What is TQM?
Total Quality Management (TQM) is a structured system for meeting and exceeding customer needs and expectations by creating organization-wide participation in the planning and implementation of improvement (continuous and breakthrough) processes.
In a global marketplace a major characteristic that will distinguish those organizations that are successful will be the quality of leadership, management, employees, work processes, product, and service. This means that products must not only meet customer and community needs for value, they must be provided in a continuously improving, timely, cost-effective, innovative, and productive manner.
There are a variety of strategies being used to implement quality management. These include a "guru" approach, a "quality award" approach, and an ala carte (pick a few pieces of different things and try them) approach. From observation and direct experience with companies implementing TQM, as well as an analysis and critique of different TQM implementation strategies, GOAL/QPC constructed a TQM Wheel to provide a holistic view, and a Ten-Element Model to outline an implementation strategy that allows organizations to get started fairly quickly and begin to improve effectiveness, even though it will take several years to become fully operational. A suggested method for operationalizing TQM is explained in GOAL/QPC's 63-page Research Report (PDF, 59MB), Total Quality Management Master Plan: An Implementation Strategy.
What is called TQM has never stood still. As with any dynamic management system, TQM has continuously evolved over the last half of the Twentieth Century. GOAL/QPC has been an active partner in this evolution since 1980.
While numerous improvements have been made throughout the world, the elements that make up the TQM Wheel and Ten Element Model are foundational to good quality management.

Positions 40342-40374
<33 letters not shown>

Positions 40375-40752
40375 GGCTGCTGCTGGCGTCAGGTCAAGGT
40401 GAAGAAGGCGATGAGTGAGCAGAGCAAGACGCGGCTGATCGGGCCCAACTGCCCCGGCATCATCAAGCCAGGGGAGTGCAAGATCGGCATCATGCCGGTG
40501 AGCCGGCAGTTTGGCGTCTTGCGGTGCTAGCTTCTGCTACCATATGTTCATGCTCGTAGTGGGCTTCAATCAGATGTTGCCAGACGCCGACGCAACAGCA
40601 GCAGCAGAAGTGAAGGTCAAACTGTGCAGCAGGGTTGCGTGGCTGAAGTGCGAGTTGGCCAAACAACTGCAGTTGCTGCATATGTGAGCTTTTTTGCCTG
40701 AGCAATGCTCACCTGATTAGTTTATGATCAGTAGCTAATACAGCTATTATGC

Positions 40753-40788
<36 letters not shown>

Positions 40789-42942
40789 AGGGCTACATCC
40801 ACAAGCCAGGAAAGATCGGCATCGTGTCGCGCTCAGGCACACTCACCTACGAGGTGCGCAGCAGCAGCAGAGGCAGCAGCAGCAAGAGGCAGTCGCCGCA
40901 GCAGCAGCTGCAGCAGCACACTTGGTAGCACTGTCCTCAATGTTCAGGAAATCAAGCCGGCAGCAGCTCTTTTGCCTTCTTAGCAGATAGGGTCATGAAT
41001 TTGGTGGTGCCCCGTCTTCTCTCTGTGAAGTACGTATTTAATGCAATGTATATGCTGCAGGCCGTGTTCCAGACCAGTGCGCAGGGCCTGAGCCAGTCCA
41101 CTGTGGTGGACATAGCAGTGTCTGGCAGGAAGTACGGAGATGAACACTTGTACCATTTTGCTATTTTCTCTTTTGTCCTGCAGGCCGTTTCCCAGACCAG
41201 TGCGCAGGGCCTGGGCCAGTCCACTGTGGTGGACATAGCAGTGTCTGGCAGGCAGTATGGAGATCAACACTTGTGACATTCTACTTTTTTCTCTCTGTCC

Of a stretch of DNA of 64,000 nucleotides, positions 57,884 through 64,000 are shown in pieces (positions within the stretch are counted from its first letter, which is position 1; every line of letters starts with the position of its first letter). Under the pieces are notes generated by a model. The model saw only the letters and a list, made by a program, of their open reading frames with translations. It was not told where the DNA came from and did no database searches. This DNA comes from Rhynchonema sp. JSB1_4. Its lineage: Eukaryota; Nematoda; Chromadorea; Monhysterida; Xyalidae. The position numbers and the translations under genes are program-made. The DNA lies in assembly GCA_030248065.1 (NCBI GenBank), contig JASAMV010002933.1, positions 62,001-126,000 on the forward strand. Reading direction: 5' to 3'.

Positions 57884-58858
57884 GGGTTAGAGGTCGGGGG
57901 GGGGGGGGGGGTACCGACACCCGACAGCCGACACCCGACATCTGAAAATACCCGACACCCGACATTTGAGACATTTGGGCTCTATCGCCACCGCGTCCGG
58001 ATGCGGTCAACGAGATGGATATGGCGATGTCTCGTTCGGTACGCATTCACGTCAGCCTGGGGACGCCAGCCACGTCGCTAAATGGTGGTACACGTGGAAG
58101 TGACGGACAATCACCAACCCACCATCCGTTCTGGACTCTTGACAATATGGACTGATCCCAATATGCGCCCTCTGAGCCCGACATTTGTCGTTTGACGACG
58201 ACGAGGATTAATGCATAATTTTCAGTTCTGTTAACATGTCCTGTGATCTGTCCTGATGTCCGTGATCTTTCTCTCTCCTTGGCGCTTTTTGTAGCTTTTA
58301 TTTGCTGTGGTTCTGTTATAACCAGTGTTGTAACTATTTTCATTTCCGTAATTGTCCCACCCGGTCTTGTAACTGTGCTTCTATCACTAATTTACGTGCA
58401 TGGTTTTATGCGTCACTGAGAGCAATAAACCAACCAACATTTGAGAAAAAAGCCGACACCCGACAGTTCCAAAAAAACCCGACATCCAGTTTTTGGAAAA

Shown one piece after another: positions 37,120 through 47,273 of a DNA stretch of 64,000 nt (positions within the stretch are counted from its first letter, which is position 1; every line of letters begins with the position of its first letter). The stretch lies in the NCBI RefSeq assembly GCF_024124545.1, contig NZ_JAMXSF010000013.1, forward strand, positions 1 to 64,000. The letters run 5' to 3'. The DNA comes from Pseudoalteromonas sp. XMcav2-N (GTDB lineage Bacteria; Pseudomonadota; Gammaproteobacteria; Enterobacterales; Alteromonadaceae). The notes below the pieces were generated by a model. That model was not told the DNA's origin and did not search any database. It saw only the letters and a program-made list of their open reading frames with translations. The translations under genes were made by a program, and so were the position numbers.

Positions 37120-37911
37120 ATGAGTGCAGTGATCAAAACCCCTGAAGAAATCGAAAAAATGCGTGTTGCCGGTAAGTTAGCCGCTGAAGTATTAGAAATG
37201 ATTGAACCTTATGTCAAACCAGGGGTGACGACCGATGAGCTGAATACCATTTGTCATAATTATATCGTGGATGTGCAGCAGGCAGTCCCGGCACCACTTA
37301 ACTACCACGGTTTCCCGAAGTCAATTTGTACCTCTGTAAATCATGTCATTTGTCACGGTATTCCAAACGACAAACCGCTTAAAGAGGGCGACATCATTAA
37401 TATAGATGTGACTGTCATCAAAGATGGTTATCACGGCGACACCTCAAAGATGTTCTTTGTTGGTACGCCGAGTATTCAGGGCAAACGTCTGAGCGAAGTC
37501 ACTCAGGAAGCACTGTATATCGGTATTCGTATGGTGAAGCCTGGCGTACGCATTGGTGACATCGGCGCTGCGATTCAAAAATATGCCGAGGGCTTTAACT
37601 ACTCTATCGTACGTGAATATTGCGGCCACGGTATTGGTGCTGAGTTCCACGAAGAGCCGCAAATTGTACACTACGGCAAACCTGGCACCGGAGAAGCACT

In today's world, two of the most effective and popular "new" management models are Lean and Six Sigma. Both of these models utilize the basic TQM elements and add on some extra refinements to achieve a more robust and powerful system for customer-focused product and service excellence that also focuses on optimizing costs and profits.
Basic Principles of Total Quality Management (TQM)
The basic principles for the Total Quality Management (TQM) philosophy of doing business are to satisfy the customer, satisfy the supplier, and continuously improve the business processes.
Questions you may have include:
- How do you satisfy the customer?
- Why should you satisfy the supplier?
- What is continuous improvement?
The first and major TQM principle is to satisfy the customer--the person who pays for the product or service. Customers want to get their money's worth from a product or service they purchase.
If the user of the product is different than the purchaser, then both the user and customer must be satisfied, although the person who pays gets priority.
A company that seeks to satisfy the customer by providing them value for what they buy and the quality they expect will get more repeat business, referral business, and reduced complaints and service expenses.
Some top companies not only provide quality products, but they also give extra service to make their customers feel important and valued.